the design community (especially Verilog).

Now if you ask me if I have ever seen such a linter, the answer is
YES! I have evaluated LEDA's ProVHDL (Now LEDA is part of Synopsys..)
they also have a Verilog version, ProVerilog. 

Regards,
Srini


-- 
Srinivasan Venkataramanan (Srini)
ASIC Design Engineer,
Chennai (Madras), India

Article: 27949
Subject: Re: Verilog or VHDL
From: kenkovaa@gamma.hut.fi (Kim Gunnar Enkovaara)
Date: 16 Dec 2000 16:44:22 GMT
Links: << >>  << T >>  << A >>
On Sat, 16 Dec 2000 13:28:07 +0530, Srinivasan Venkataramanan wrote:
>Hi,
>
>
>  That's an interesting approach. Do you mean to say that use records
>for control bus ? I am not sure whether low end synthesis tools (don't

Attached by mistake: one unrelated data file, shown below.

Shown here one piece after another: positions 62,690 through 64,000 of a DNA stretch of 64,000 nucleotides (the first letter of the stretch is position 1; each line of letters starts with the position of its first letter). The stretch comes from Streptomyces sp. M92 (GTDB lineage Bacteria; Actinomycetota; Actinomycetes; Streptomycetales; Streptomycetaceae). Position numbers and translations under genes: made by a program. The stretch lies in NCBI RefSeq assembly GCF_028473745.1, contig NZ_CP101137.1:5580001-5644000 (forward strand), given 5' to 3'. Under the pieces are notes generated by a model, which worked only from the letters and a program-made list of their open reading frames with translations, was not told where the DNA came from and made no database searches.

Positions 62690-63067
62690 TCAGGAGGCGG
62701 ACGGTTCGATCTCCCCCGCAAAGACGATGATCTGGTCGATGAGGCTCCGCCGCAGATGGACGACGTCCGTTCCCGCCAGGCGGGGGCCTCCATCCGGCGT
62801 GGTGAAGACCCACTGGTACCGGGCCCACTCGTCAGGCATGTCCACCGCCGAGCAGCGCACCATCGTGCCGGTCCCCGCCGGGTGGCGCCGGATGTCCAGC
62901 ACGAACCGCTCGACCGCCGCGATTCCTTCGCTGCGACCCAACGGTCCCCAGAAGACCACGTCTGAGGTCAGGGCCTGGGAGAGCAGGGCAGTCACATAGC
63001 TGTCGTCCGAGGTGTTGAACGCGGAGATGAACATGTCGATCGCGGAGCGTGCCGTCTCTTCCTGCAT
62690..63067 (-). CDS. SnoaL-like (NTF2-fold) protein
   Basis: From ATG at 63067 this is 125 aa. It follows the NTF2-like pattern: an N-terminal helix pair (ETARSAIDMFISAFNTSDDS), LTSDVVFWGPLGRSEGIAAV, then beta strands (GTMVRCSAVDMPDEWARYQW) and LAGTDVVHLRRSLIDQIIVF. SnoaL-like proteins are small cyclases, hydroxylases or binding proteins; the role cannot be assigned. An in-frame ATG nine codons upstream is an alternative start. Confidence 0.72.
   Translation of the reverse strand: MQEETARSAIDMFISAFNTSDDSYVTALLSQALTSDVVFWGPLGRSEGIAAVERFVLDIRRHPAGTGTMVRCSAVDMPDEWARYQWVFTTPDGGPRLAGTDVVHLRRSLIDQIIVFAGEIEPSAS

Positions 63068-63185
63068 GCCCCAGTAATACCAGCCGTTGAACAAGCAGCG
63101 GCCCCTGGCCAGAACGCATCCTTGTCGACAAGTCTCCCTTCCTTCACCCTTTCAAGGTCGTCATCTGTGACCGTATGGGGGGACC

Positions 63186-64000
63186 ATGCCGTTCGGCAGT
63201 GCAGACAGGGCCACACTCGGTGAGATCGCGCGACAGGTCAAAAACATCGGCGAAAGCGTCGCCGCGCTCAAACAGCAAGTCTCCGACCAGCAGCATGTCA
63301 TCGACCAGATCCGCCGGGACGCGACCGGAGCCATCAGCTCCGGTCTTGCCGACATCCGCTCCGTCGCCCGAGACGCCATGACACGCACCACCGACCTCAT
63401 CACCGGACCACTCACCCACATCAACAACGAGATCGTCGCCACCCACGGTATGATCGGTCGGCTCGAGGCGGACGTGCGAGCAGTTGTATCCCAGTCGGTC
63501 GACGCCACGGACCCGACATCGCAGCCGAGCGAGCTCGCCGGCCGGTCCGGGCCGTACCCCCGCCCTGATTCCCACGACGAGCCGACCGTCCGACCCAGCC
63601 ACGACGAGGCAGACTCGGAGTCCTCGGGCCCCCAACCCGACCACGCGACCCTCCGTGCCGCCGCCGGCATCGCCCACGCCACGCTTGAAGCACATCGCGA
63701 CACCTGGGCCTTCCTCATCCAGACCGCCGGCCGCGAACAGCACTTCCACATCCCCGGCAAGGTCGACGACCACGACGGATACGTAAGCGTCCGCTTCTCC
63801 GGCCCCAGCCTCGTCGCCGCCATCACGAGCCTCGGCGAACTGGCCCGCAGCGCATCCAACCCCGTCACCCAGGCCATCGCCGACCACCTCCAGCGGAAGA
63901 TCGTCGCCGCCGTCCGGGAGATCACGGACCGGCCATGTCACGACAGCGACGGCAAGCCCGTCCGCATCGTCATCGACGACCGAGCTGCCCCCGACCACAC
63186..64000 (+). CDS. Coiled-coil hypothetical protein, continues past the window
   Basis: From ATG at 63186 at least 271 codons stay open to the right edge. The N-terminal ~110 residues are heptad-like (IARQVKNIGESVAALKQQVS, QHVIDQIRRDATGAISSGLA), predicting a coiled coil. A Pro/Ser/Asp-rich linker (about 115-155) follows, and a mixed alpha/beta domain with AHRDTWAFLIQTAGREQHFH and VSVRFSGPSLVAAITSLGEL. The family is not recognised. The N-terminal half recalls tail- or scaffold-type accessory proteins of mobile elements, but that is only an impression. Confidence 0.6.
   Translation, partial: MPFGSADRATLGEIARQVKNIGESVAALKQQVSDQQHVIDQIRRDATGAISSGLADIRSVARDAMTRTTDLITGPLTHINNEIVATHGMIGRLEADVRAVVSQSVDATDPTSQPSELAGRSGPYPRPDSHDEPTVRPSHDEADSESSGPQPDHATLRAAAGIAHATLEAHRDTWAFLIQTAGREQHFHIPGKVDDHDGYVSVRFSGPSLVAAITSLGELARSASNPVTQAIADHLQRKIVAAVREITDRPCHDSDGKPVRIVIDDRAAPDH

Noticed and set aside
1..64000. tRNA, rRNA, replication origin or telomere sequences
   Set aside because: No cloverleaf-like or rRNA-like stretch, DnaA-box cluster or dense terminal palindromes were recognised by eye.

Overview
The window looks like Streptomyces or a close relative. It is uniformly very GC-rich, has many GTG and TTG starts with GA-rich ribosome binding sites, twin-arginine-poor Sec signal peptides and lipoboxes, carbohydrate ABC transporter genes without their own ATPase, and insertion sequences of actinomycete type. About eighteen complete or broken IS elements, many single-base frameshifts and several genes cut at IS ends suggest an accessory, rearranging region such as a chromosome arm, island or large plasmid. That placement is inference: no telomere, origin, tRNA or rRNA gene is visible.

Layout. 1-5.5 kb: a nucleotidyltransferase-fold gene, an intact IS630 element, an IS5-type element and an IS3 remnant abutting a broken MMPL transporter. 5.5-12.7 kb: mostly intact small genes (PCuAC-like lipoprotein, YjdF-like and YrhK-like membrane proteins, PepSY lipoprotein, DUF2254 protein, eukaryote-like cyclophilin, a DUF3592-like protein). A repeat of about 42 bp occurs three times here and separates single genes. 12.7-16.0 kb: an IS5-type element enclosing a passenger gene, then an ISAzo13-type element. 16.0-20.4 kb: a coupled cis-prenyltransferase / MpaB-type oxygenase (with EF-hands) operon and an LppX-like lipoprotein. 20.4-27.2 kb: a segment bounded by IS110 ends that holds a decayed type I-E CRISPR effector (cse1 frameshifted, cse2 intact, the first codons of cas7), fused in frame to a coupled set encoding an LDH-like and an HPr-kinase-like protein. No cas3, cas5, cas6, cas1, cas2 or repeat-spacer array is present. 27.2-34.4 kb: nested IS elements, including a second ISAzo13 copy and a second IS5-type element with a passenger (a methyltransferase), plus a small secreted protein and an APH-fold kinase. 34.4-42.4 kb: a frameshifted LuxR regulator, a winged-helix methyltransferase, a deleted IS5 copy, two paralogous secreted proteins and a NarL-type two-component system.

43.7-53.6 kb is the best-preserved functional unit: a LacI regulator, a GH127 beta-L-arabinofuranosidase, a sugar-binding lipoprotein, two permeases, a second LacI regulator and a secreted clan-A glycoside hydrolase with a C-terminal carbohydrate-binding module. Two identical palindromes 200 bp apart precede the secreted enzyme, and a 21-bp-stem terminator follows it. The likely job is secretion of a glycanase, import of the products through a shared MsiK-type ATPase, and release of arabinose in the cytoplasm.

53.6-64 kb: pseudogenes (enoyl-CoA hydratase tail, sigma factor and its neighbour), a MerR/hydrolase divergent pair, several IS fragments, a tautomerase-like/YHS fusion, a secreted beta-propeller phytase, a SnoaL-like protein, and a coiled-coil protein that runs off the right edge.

>have a list..) support records. But I would be very much interested in
>seeing a tiny example - if that doesn't burden you too much :-)

For example digital clock is good example. All the numbers can be
defined independently in a record and that record can be used in the 
data bus definition. I think it's easier to say bus.sec than
bus[10:15]. The code is much easier to read when the names are used.
I got the idea of using records from one VHDL course where the trainer
was very experienced VHDL coder and synthesis tool trainer,

Those records even synthesized very well. The tools I tried were
Synplify Pro 6.0 (or 6.1 but that doesn't matter) and Synopsys Design
Compiler so the tools were not low end. I get my net connection up in
few days, after that I can give some examples if you want.